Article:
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Howell v. Johnson

United States District Court, N.D. Alabama, Northwestern Division

June 28, 2017

JESSIE LEE HOWELL, Plaintiff,
v.
INGE P. JOHNSON, et al., Defendants.

          MEMORANDUM OPINION

          VIRGINIA EMERSON HOPKINS United States District Judge

         The pro se Plaintiff in this matter has filed an action pursuant to 42 U.S.C. § 1983 against the following Defendants: Inge P. Johnson, a former judge for the 31st Judicial Circuit Court of Alabama[1]; Gary W. Alverson, the former District Attorney for Colbert County, Alabama; William J. Underwood, identified as the Plaintiff's “public defender attorney;” and Jacqueline M. Hatcher, identified as “public defender attorney/judge.” All defendants are sued in both their individual and official capacities.

         Although few specifics are pled in his Complaint, the Plaintiff does claim that, on June 22, 1994, “Judge Inge P. Johnson gave a jury instruction on a felony charge for 2nd degree assault [which was] not return[ed] by [the] grand jury.” (Doc. 1 at 5). No specific acts are alleged against the other Defendants, but it is generally alleged that all Defendants “conspired” to deprive the Plaintiff of his rights. According to the Plaintiff, the Defendants' conduct caused him to be illegally detained, unjustifiably imprisoned, and unlawfully deprived of his liberty, by being jailed for 20 years, in violation of his rights under the “5th, 6th, and 14th Amendments to the United States Constitution.” (Doc. 1 at 3). He seeks only monetary damages as relief.[2]

         The Plaintiff has also filed a Motion for Leave To Proceed In Forma Pauperis. (Doc. 2). Pursuant to 28 U.S.C. § § 1915(e), this court is required to screen complaints against officers or employees of governmental entities and to dismiss the complaint or any portion of the complaint found to be frivolous, malicious, which fails to state a claim upon which relief can be granted, or which seeks monetary relief from a defendant who is immune from such relief.[3] Further, “in an action proceeding under § 1983 the court may consider sua sponte any affirmative defenses apparent from the face of the complaint. Orr v. Bentley, No. 2:16-CV-119-WHA, 2016 WL 3024944, at *2 (M.D. Ala. Apr. 15, 2016) (Borden, M.J.), report and recommendation adopted, No. 2:16-CV-119-WHA, 2016 WL 3010229 (M.D. Ala. May 25, 2016), appeal dismissed (Aug. 3, 2016) (citing Clark v. Ga. Pardons & Par. Bd., 915 F.2d 636, 640 n.2 (11th Cir. 1990); Ali v. Higgs, 892 F.2d 438 (5th Cir. 1990)).

         On June 13, 2017, this Court entered an order which stated:

The Complaint filed in this case appears to be frivolous in that it is barred by the applicable statute of limitations. The Plaintiff shall SHOW CAUSE no later than June 28, 2017, why this action is not barred by the applicable statute of limitations. The Court DEFERS a ruling on the pending motion to proceed in forma pauperis (doc. 2) until the statute of limitations issue is resolved.

         (Doc. 4 at 1). In response to that Order, the Plaintiff has filed document 5, in which he states that the running of the statute of limitations in this matter was tolled by Ala. Code § 6-2-8(a).[4]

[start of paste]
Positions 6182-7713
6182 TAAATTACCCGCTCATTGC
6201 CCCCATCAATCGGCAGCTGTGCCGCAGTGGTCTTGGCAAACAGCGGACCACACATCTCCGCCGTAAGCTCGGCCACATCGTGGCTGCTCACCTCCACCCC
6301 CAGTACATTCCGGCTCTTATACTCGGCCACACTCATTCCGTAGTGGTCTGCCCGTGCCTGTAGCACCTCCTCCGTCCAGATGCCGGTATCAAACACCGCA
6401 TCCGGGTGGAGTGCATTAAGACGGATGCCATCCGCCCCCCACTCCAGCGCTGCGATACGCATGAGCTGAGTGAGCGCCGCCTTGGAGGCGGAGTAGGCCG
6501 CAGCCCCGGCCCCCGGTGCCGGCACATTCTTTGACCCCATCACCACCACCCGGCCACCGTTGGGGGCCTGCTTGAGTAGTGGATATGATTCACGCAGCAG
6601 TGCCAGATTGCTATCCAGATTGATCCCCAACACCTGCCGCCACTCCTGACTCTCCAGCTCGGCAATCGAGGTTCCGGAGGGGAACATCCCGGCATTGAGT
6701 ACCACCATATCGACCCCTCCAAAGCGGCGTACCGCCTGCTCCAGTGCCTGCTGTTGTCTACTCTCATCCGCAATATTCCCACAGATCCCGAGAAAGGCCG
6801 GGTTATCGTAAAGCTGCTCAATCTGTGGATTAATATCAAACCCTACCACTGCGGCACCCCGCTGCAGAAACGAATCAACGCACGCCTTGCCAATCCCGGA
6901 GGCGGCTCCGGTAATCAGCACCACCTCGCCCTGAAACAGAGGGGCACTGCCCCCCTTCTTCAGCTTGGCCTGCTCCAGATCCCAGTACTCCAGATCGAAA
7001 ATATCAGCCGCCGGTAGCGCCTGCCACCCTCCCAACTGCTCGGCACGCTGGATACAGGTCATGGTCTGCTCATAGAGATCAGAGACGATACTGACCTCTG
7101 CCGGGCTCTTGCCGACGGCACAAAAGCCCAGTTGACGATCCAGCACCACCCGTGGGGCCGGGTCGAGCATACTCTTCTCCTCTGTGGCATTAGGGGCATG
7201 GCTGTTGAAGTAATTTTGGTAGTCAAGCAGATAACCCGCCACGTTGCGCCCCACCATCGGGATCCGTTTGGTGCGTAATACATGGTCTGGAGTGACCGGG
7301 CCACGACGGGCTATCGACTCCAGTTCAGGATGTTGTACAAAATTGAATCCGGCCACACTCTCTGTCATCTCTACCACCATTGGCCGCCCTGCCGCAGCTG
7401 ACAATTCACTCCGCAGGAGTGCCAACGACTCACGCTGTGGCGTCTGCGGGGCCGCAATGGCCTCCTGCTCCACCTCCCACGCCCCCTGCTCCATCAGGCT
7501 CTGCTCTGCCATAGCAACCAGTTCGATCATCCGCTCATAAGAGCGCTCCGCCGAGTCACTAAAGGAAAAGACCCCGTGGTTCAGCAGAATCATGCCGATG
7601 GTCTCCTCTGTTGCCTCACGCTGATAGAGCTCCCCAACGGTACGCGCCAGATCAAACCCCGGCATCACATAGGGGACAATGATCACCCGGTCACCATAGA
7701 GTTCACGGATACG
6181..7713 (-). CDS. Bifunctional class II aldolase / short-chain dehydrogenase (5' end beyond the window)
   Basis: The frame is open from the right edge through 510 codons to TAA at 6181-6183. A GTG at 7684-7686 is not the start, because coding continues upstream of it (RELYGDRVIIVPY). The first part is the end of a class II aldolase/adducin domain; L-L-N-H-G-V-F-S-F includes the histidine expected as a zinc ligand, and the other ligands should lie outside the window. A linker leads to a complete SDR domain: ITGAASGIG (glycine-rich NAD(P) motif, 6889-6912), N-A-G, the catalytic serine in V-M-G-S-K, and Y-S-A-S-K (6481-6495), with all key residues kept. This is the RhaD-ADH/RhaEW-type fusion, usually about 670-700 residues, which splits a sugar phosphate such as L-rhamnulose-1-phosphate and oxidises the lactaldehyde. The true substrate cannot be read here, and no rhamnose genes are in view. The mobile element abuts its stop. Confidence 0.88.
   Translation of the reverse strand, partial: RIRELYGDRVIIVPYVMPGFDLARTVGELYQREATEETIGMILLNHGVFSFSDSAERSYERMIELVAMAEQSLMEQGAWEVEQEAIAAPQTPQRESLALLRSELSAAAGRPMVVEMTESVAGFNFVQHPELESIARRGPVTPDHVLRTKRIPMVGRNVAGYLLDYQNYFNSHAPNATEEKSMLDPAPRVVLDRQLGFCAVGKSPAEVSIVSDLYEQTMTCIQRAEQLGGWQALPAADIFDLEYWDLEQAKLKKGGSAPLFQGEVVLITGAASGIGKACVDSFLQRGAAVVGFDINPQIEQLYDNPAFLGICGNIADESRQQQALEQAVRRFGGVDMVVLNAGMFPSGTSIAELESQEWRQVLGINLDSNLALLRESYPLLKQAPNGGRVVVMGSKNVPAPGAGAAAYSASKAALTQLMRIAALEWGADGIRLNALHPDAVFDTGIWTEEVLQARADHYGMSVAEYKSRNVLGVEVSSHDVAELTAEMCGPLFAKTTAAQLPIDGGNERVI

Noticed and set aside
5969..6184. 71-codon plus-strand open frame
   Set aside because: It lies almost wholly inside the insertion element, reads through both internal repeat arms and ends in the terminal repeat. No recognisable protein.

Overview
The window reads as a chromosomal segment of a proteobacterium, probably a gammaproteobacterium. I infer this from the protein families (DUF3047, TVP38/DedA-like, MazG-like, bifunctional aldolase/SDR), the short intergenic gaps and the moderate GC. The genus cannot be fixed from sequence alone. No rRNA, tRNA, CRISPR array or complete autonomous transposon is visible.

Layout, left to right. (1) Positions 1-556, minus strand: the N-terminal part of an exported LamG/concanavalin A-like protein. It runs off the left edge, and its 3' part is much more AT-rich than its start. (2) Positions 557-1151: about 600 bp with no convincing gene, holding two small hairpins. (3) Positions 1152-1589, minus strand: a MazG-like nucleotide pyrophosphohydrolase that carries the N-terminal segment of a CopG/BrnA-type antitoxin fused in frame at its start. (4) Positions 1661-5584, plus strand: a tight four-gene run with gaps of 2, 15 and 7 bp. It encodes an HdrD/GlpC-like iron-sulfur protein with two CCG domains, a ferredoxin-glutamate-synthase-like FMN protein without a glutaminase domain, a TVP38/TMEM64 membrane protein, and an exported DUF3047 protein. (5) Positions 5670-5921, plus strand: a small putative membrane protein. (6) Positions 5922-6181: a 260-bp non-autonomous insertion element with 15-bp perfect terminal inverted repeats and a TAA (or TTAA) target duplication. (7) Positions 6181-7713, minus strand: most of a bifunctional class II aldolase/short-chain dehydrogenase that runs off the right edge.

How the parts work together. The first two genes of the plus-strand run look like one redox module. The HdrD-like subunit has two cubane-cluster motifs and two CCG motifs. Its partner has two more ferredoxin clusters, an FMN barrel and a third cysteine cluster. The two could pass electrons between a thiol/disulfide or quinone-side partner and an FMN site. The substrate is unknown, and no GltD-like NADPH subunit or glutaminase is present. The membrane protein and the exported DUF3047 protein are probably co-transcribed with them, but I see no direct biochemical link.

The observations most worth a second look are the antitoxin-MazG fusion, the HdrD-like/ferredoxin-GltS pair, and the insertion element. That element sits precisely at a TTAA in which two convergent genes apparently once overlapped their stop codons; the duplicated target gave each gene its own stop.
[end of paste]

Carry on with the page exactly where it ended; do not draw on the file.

As currently worded, Ala. Code § 6-2-8(a) reads, in pertinent part:

If anyone entitled to commence any of the actions enumerated in this chapter . . . is, at the time the right accrues, below the age of 19 years, or insane, he or she shall have three years, or the period allowed by law for the commencement of an action if it be less than three years, after the termination of the disability to commence an action[.]

Ala. Code § 6-2-8(a). Notably, the Alabama state legislature, in a 1996 amendment, removed “imprisonment” as a disability under the tolling provision. The previous version of the statute read, in pertinent part:

If anyone entitled to commence any of the actions enumerated in this chapter . . . is . . . imprisoned on a criminal charge for any term less than life, he shall have three years, or the period allowed by law for the commencement of such action if it be less than three years, after the termination of such disability to commence an action[.]

Holt v. Baker, No. 617CV00359KOBJEO, 2017 WL 2351598, at *4 n. 2 (N.D. Ala. May 31, 2017) (Bowdre, J.) (emphasis added) (imprisoned plaintiff could not benefit from Ala. Code § 6-2-8 as he was neither an infant nor insane); see also, Orr, 2016 WL 3024944, at *2 (same). The statute does not apply to toll the Plaintiff's action.

         Of course, an argument could be made that the pre-1996 version of the statute should apply since the Plaintiff claims that the “events giving rise to [his] claim[]” occurred on “June 22, 1994.” (Doc. 1 at 5). However, even if this Court applied the earlier version of the statute, that version, and the current version, both state that “no disability shall extend the period of limitations so as to allow such action to be commenced . . . after the lapse of 20 years from the time the claim or right accrued.” Emerson v. S. Ry. Co., 404 So.2d 576, 578 (Ala. 1981) (quoting pre-1996 version of the statute); see also current version of Ala. Code § 6-2-8(a) (“No disability shall extend the period of limitations so as to allow an action to be commenced . . . after the lapse of 20 years from the time the claim or right accrued.”). Since more than 20 years elapsed since June 22, 1994, the date the Plaintiff's cause of action accrued[5], his claim is time-barred.[6]

         In addition, the Plaintiff's claims against Judge Johnson and former Colbert County District Attorney Gary Alverson are due to be dismissed on their merits. First, in their official capacities, both are entitled to Eleventh Amendment immunity for section 1983 claims against them. See, Caffey v. Alabama Supreme Court, 469 F.App'x 748, 751 (11th Cir. 2012) ...


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